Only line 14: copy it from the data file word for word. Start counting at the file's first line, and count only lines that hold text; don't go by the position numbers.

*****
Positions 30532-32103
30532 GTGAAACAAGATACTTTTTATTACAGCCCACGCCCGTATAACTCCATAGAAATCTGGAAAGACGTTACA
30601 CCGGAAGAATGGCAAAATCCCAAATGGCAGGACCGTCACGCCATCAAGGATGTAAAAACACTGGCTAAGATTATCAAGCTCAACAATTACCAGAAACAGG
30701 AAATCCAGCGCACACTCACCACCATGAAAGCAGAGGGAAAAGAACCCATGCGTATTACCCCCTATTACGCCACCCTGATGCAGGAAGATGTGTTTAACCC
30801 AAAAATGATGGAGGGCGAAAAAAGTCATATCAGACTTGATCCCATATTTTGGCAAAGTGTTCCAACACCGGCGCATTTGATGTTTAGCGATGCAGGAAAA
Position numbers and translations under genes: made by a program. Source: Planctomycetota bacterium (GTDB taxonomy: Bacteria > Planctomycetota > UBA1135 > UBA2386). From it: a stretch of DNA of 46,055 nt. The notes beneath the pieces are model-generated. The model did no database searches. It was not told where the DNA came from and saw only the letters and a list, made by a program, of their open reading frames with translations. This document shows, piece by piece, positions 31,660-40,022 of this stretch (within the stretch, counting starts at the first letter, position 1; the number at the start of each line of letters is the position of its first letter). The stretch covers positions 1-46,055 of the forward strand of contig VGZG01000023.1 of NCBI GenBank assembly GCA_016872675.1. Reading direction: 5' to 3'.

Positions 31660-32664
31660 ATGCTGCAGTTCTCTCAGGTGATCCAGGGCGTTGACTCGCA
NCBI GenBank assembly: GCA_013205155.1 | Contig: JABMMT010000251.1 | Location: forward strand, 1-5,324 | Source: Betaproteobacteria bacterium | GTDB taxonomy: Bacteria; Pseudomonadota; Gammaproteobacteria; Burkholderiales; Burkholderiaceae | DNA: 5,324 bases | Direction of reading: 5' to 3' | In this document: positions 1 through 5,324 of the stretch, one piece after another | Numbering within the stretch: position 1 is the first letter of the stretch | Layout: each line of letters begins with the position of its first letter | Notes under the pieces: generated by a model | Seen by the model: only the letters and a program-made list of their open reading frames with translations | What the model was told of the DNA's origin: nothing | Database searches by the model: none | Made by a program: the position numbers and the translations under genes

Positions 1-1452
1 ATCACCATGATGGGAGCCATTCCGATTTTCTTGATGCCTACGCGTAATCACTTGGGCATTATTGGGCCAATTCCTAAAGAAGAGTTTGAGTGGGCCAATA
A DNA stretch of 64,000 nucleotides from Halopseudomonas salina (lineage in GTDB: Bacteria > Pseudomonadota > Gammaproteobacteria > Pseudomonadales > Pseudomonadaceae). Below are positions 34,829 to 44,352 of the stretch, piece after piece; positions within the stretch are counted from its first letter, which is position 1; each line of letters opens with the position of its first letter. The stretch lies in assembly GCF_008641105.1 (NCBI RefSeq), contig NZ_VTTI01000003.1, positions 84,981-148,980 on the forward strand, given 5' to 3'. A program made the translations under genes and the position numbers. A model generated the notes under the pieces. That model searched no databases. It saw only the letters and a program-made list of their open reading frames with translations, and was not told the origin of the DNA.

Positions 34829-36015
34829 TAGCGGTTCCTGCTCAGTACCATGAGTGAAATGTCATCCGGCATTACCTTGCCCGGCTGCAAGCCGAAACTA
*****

34829 TAGCGGTTCCTGCTCAGTACCATGAGTGAAATGTCATCCGGCATTACCTTGCCCGGCTGCAAGCCGAAACTA